Scent is also an important component of cat communication. In addition, they have a vocabulary of sounds ranging from caterwauls to mewing sounds, from hisses to the «silent meow» which is probably a sound pitched too high for human ears to hear. The familiar «miaow» is used mainly for communicating with humans as we are evidently too thick to understand anything other than kitten-talk. In «Alice Through the Looking Glass», Lewis Carroll wrote «It is a very inconvenient habit of kittens that whatever you say to them, they always purr.

If they would only purr for ‘yes’ and mew for ‘no’, or any rule of that sort, so that one could keep up a conversation! But how can one deal with a person if they always say the same thing? They make a variety of different sounds which, among humans would be called «words», but in our belief that we are naturally superior to «dumb» animals, we don’t call cat-sounds «words». Since the sounds don’t conform to our notion of grammatical structure, it simply appears that cats lack language. To the uninitiated, and probably to Lewis Carroll, the simple «miaow» is an all-purpose word. Most cat-owners, however, are aware that there are a whole variety of miaows that differ in pitch, rhythm, volume, tone and pronunciation. MEE-OW — come and get it!

ME R-R-R-ROW — take cover! There is more to felinese than the simple miaow though. In 1944, Mildred Moelk made a detailed study of cat vocabulary and found sixteen meaningful sounds, which included consonants and vowels. Caterwaul — cat wants sex! Chatter — excitement, frustration e. Chirrup — friendly greeting sound, a cross between a meow and a purr!

Idiosyncratic sounds — a sound which a particular cat uses in a particular context. In his dealings with Scottish Wildcats, Mike Tomkies noted that the wildcats would greet him with a loud spitting «PAAAH» accompanied by a foot-stamp. I have received the same greeting from feral cats. Some cats may use some of these cat-sounds in different ways when communicating with humans and only our familiarity with our own pets tells us that a certain type of growl is a play noise and not warning of imminent attack. Another suggestion for teeth chattering, in outdoor cats at least, is to hypnotise prey. Some owners have claimed that cats can call birds, even flying birds, closer by chattering at them.

Personally, I consider it unlikely that cats are imitating birds to encourage them to approach and the chattering more likely related to the birds being out of easy ambush range. I also find it unlikely that the chattering hypnotizes prey such as squirrels or chipmunks though it might make the animals curious enough to overcome caution. Many prey species don’t have good colour vision and rely on movement for their visual clues and are lulled into a false sense of security. By sitting still, the cat is almost invisible, but it is becoming tense with excitement. Teeth-chattering may be related to the build-up of tension in a cat’s body before it pounces or rushes its prey — you can see the cat tensing its limbs. The chattering seems to be an overspill of excitement.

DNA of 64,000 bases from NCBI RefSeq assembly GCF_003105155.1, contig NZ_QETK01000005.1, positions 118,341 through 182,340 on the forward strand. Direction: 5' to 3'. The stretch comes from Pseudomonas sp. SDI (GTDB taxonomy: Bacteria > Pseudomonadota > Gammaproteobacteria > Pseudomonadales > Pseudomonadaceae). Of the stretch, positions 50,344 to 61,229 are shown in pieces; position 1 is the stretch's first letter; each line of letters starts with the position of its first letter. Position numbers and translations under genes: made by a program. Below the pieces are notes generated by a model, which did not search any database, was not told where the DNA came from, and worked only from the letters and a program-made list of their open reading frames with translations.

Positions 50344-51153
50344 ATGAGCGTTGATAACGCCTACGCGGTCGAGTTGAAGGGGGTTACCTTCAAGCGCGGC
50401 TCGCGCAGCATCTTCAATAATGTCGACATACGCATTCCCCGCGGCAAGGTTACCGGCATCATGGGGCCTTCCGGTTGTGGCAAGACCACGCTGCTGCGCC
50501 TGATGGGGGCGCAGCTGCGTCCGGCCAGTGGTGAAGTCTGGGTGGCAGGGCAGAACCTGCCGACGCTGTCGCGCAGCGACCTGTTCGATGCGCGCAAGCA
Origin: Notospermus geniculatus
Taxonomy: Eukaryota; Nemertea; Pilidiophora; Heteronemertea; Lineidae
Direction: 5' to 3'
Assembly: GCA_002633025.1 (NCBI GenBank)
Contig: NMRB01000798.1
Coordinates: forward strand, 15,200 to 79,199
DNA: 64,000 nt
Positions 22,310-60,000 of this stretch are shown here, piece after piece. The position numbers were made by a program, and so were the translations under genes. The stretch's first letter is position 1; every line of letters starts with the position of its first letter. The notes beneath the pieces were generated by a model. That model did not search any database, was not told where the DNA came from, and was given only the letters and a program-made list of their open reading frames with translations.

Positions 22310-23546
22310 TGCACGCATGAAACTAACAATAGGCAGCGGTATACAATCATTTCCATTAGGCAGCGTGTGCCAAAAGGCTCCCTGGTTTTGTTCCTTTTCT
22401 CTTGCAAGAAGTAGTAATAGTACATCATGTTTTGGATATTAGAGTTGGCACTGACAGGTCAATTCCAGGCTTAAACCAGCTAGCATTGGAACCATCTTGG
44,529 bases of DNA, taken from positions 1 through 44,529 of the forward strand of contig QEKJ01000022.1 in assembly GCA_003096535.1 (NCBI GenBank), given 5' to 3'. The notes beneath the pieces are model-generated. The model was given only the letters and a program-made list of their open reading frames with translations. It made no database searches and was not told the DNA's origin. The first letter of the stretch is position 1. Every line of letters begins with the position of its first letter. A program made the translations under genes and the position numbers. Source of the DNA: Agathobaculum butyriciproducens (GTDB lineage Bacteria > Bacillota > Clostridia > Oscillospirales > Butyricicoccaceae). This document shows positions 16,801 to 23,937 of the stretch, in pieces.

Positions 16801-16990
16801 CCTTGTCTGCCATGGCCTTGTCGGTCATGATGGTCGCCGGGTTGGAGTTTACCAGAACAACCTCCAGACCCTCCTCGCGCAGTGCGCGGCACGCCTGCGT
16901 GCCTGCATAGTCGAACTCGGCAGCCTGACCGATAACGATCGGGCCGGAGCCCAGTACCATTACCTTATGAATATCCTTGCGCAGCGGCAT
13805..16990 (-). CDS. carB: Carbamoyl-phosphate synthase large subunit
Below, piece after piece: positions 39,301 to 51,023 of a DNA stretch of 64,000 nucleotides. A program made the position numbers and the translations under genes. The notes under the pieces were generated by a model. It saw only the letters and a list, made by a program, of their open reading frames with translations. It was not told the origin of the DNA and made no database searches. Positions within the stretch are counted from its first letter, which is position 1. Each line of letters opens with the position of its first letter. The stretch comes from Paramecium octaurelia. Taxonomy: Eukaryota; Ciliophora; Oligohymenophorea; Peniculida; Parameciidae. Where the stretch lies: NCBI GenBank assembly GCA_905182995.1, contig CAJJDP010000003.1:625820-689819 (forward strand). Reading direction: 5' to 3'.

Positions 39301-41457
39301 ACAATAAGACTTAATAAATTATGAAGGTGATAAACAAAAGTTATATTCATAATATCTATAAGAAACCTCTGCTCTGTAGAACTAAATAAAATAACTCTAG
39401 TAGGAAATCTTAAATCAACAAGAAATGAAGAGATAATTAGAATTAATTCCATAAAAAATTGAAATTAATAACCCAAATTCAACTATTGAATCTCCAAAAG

Another sign of emotional leakage in a stalking cat is the twitching tail. Cat-owners will recognise many of the cat-sounds listed, although we may refer to them in more anthropomorphic terms: greet, grumble, nag, whimper, swear, sing etc. Some cats add their own idiosyncratic words to this general vocabulary such as the sudden exhalation of air used by my own cat, Aphrodite. It all depends on HOW it is said. For Aphrodite, «froof» is the all-purpose «supercalifragilistic» of cat vocabulary. Scrapper used «mrrrp» in the same way.

Other idiosyncratic sounds reported include what David Kennedy calls a «Squabble — a series of short and long meows and grunts made in a complaining tone that occur when a cat is moved or made to do something it would rather not do». Roaring» is more often associated with big cats than small cats, but nevertheless there have been several reports of domestic cats that roar, often to proclaim «I am here». Roaring in pet cats should always be investigated by a vet as it can be a symptom of throat problems. Some caterwauling tomcats suffer partial voice loss after strenuous yowling and end up roaring. Maybe those few perfectly healthy cats that roar their territorial claims were lions in a past life. All those who have studied the language of cat and dog are agreed that the dog has a rather limited vocabulary and uses only consonants, but that the cat also uses vowels and has a large vocabulary. He mentioned the blind musician and cat-lover Marvin P Clark, who wrote the book «Pussy and her Language» in 1895. Vesey-Fitzgerald noted «that no one who has studied cat language since Clark’s day has distinguished so many, or anything like so many, is no sound reason for saying that they do not exist» suggesting to his readers that more recent researchers were not as perceptive of sound as a blind musican! Clark detected b, d, f, l, m, p, r, t, v, w, and y. Carl van Vechten heard m, p, r, s, t, and said that he never heard v and that m was less common than p, r, s and t. Mellen heard ch, f, h, k, l, m, n, p, r, s, t, w, and y. More fanciful and less scientific attempts at categorising cat sounds have produced dictionaries of words. In 1895 Alphonse Leon Grimaldi, FRS, published a paper in New York on the discovery of a cat language. Marvin Clark, the blind author, has published a cat vocabulary of seventeen words which he says repeatedly occur in the talks which cats ‘struggle to carry on with members of their household’. Some of these words such as bl for meat, aelio for food, and ptleebl for mouse, may seem far-fetched, but I feel that mi-ouw for beware, burrieu to express contentment, parriere for open , and mi-youw for ‘I’m here’, are reasonable and recognisable.